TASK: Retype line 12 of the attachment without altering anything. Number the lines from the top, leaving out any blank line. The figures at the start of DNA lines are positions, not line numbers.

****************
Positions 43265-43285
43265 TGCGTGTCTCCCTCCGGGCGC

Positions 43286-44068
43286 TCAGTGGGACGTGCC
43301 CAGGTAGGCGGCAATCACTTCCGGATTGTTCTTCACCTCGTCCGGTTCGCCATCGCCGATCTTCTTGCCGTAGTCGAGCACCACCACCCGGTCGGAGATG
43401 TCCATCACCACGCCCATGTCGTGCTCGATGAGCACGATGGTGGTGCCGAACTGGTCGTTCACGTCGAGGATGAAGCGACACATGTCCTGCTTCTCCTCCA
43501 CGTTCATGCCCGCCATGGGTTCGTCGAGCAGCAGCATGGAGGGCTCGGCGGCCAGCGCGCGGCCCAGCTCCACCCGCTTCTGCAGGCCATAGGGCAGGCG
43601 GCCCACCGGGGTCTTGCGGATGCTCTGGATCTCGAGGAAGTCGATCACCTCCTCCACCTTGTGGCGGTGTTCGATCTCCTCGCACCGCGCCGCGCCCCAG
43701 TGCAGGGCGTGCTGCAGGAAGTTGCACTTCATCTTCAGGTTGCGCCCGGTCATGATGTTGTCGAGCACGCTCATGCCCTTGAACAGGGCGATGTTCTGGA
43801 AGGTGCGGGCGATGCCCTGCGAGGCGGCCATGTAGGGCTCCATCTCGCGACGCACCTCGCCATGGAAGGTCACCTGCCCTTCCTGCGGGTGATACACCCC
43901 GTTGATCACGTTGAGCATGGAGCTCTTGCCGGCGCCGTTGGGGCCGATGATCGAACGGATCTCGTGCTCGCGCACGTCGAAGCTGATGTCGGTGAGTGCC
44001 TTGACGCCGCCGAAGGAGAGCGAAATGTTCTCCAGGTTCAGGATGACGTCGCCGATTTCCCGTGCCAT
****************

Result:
44001 TTGACGCCGCCGAAGGAGAGCGAAATGTTCTCCAGGTTCAGGATGACGTCGCCGATTTCCCGTGCCAT